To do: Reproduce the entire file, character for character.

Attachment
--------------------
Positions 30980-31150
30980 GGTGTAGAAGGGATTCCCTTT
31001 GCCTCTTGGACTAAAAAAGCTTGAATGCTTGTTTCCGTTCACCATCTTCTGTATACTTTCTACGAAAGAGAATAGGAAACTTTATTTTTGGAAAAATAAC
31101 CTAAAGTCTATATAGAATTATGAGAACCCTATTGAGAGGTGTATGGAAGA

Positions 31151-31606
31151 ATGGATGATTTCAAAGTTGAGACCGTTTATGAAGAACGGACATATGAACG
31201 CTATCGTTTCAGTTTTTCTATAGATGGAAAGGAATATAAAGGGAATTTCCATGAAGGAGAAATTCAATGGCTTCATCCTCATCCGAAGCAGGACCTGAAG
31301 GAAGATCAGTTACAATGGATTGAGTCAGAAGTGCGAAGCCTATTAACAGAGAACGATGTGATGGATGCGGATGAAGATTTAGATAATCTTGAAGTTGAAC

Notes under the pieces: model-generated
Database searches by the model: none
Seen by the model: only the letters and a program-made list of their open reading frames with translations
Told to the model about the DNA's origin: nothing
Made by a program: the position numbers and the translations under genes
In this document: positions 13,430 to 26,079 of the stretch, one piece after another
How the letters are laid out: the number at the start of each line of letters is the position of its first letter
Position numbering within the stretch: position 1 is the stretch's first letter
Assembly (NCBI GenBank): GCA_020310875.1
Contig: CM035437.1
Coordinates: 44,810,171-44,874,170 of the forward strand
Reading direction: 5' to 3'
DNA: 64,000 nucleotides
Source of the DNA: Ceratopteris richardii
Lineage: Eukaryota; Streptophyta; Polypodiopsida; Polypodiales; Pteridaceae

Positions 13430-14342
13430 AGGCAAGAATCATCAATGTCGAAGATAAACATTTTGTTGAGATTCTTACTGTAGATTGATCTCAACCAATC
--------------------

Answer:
Positions 30980-31150
30980 GGTGTAGAAGGGATTCCCTTT
31001 GCCTCTTGGACTAAAAAAGCTTGAATGCTTGTTTCCGTTCACCATCTTCTGTATACTTTCTACGAAAGAGAATAGGAAACTTTATTTTTGGAAAAATAAC
31101 CTAAAGTCTATATAGAATTATGAGAACCCTATTGAGAGGTGTATGGAAGA

Positions 31151-31606
31151 ATGGATGATTTCAAAGTTGAGACCGTTTATGAAGAACGGACATATGAACG
31201 CTATCGTTTCAGTTTTTCTATAGATGGAAAGGAATATAAAGGGAATTTCCATGAAGGAGAAATTCAATGGCTTCATCCTCATCCGAAGCAGGACCTGAAG
31301 GAAGATCAGTTACAATGGATTGAGTCAGAAGTGCGAAGCCTATTAACAGAGAACGATGTGATGGATGCGGATGAAGATTTAGATAATCTTGAAGTTGAAC

Notes under the pieces: model-generated
Database searches by the model: none
Seen by the model: only the letters and a program-made list of their open reading frames with translations
Told to the model about the DNA's origin: nothing
Made by a program: the position numbers and the translations under genes
In this document: positions 13,430 to 26,079 of the stretch, one piece after another
How the letters are laid out: the number at the start of each line of letters is the position of its first letter
Position numbering within the stretch: position 1 is the stretch's first letter
Assembly (NCBI GenBank): GCA_020310875.1
Contig: CM035437.1
Coordinates: 44,810,171-44,874,170 of the forward strand
Reading direction: 5' to 3'
DNA: 64,000 nucleotides
Source of the DNA: Ceratopteris richardii
Lineage: Eukaryota; Streptophyta; Polypodiopsida; Polypodiales; Pteridaceae

Positions 13430-14342
13430 AGGCAAGAATCATCAATGTCGAAGATAAACATTTTGTTGAGATTCTTACTGTAGATTGATCTCAACCAATC